When the right-skewness test cannot reject $$\theta=0$$, then the flatness test may reject that the effect size is large. If both of the two tests are not significant, then the evidence is insufficient for any conclusion. Note that the flatness test depends on how to define a small value of $$\theta$$. Another alternative method is the Kolmogorov-Smirnov (KS) test by comparing a sample with a reference probability distribution.

• Selection Models

Selection Model supposes a probability density function $$f(\theta)$$ can reflect the true distribution of effect sizes without publication bias. The background assumption still is the observed effect sizes $$\theta_k \sim N(\mu,\sigma^2+\tau^2)$$, sampling error $$\sigma^2$$, and cross-study heterogeneity variance $$\tau^2$$. By assuming a weight function $$w(p_k)$$ of p-value $$p_k$$ can represent the mechanism of publication bias, then the adjusted function $$f^*(\theta)$$ should be consistent with the observed data. That is $$f^*(\theta_k) = \frac{w(p_k)f(\theta_k)}{\int w(p_k) f(\theta_k) d\theta_k}$$.

A straightforward choice of $$w(p_k)$$ is a step function . Since $$\alpha_{1,2,3}=0.05, 0.1, 0.5$$ is the common critical values, the step function uses them as cut points and divide the range of p-value $$p\in(0,1)$$ into four segments. Using maximum likelihood, the probability for each segment can be estimated such as $$w_{1,2,3,4}=1,0.8,0.6,0.35$$, and the best fitted $$f^*(\theta)$$ can recover the true function $$f(\theta)$$ and unbiased estimates of $$\hat\mu$$ and $$\hat\tau^2$$ (Figure 9.4).

Three-parameter model assumes only one cut-point . That is $$\alpha=0.025$$, which means p-value $$=0.05$$ in a two-sides test. Then the weight function only has two segments. The three parameters inlude the true effect $$\mu$$, the cross-study heterogeneity variance $$\tau^2$$, and the probability of the second segment $$w_2$$.

Fixed weights selection model completely assigns all the cut points and their weight . This method allows to fit a very flexible selection model. On the contrary, one can also assume a global monotonic decreasing distribution such as half-normal, logistic, negative-exponential, etc.

All of these methods are based on the assumed distribution under publication bias being correct. Without sufficient cases and test, identifying the true distribution in one specific field is difficult. Especially, when cross-study heterogeneity is high, such as $$I^2\approx$$ 75%, these approaches are not reliable . Therefore, when the meta-analyses of travel-urban form studies show the high heterogeneity, it is hard to verify and eliminate the possible publication bias.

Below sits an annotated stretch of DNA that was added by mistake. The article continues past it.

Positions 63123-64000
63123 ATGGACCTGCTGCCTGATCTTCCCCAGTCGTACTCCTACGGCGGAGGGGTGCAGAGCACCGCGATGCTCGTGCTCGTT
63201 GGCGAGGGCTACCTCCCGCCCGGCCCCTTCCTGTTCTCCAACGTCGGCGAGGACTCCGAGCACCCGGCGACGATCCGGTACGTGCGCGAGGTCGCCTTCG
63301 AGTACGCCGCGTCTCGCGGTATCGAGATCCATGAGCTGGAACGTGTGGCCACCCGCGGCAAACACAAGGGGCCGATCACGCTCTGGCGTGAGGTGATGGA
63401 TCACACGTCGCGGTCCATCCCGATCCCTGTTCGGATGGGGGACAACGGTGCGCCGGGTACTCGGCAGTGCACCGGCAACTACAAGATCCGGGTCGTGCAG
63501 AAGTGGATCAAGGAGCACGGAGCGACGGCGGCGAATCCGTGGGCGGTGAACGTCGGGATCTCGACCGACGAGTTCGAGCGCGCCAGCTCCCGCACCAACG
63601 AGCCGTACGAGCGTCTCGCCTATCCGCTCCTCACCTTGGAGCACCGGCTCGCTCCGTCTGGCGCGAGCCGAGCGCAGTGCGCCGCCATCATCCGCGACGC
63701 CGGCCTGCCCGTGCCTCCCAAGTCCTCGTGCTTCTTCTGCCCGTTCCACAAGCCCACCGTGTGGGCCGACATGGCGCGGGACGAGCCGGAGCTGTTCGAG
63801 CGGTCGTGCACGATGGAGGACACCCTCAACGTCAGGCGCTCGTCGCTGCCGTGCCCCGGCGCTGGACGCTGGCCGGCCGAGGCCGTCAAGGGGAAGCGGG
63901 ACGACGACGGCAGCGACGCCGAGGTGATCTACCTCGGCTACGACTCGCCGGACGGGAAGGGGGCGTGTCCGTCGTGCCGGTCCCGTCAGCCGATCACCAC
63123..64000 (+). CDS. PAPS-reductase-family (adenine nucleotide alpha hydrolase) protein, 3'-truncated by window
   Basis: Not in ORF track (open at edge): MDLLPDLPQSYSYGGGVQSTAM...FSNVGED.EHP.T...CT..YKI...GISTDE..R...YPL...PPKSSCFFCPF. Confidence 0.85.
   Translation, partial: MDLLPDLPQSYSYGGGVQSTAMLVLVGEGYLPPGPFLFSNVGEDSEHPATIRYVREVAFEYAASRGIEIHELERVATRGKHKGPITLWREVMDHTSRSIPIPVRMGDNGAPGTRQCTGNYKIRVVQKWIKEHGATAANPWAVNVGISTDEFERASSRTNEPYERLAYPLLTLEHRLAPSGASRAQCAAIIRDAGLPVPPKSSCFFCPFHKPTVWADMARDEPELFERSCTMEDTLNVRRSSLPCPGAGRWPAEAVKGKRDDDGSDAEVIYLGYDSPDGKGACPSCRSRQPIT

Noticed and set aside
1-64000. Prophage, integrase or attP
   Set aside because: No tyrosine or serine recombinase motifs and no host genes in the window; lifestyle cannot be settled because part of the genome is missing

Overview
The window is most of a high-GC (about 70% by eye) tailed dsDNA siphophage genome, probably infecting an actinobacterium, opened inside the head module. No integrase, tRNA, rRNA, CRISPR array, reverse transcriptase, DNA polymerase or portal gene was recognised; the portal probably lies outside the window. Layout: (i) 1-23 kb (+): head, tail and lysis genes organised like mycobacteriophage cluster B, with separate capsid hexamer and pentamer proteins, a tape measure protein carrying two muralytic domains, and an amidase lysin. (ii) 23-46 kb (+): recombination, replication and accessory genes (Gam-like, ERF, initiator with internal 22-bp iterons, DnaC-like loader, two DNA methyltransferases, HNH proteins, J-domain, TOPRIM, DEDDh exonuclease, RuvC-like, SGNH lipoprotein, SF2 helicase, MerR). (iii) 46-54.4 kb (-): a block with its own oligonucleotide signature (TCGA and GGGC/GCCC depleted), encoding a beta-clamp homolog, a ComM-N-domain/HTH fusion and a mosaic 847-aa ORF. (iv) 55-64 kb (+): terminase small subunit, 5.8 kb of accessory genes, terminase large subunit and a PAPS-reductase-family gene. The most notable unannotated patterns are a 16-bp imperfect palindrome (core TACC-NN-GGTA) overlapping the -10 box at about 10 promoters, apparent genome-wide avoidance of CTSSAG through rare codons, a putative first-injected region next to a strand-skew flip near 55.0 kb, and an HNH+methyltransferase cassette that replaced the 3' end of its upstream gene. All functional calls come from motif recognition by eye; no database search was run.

• A brief discussion

try to minimize publication bias by adding gray literature. employs PEESE method to adjust the “selective reporting bias.” choose Egger’s regression test to detect publication bias and use meta-regression to correct the estimates (here I cannot identify what method they use). It is strange that they don’t mention publication bias in their second meta-analysis . The discussion about publication bias is also absence in Gim (2013) ’s study. The only funnel plot is found in meta-analysis of soft intervention on car use (Figure 9.5).

A high-quality meta-analysis needs to define a suitable research question. and select the checklist of Preferred Reporting Items for Systematic Reviews and Meta-Analyses (PRISMA) as their guidance. Other scholars give more suggestions and plans. In FINER framework, a research question should be “feasible, interesting, novel, ethical, and relevant” (Hulley et al. 2013, Ch.2, Cummings et al.). PICO framework emphasize the eligible criteria on “population, intervention, control group or comparison, and outcome.” The American Psychological Association (APA) gives a guidance of inclusion and exclusion criteria, coding procedures, and statistical methods in the Meta-Analysis Reporting Standards (MARS). In a recent paper, propose some methodological standards and recommended analysis plan for meta-analyses in social science.

suggests the information extracted from the selected studies should include studies’ characteristics, effect-size related values, and study quality information. The values of sample size, estimated effect size and standard deviation are essential contents. In addition to the data locations, collecting years, and methods, the papers’ published years, authors, etc. can also be the explanatory variables in meta-analysis. For randomized controlled trials, the Cochrane Risk of Bias tools are used to evaluate study qualities . But the consistent and transparent study quality assessments are not common in social studies .

Meta-analysis has more strict requirement on data collection than traditional reviews. The inclusion criteria must be defined carefully. Meta-analysis needs the studies’ results are identical then can synthesize some general results. The selected studies should have comparable research design including data sources, methods, and outcomes. Otherwise, the synthesizing the studies without common properties are meaningless, that is called the ‘apples and oranges problem.’ Yet, all published papers have unique contributions and have some differences. What is the allowed variant among studies depends on the research questions of meta-analysis. For example, if a research wants to find the relationship between travel behavior and influencing factors at individual level, the studies with aggregated travel response at city/region level should be excluded. And vice versa because individual behavior and social behavior are different questions. Therefore, in meta-analysis of urban studies, there is particular concern about modifiable areal unit problem (MAUP).

The results of meta-analyses are the derivations of available studies. Thus, if most of the studies have cognitive errors such as the geocentric model, meta-analysis itself can not reject them and will actually reinforce them. People should not have too high expectation of meta-analysis. If most of the studies have poos quality or are systematically biased, meta-analysis will also be flawed inevitably, which is called “garbage in, garbage out” problem. That is why assessing study quality is critical in study selection.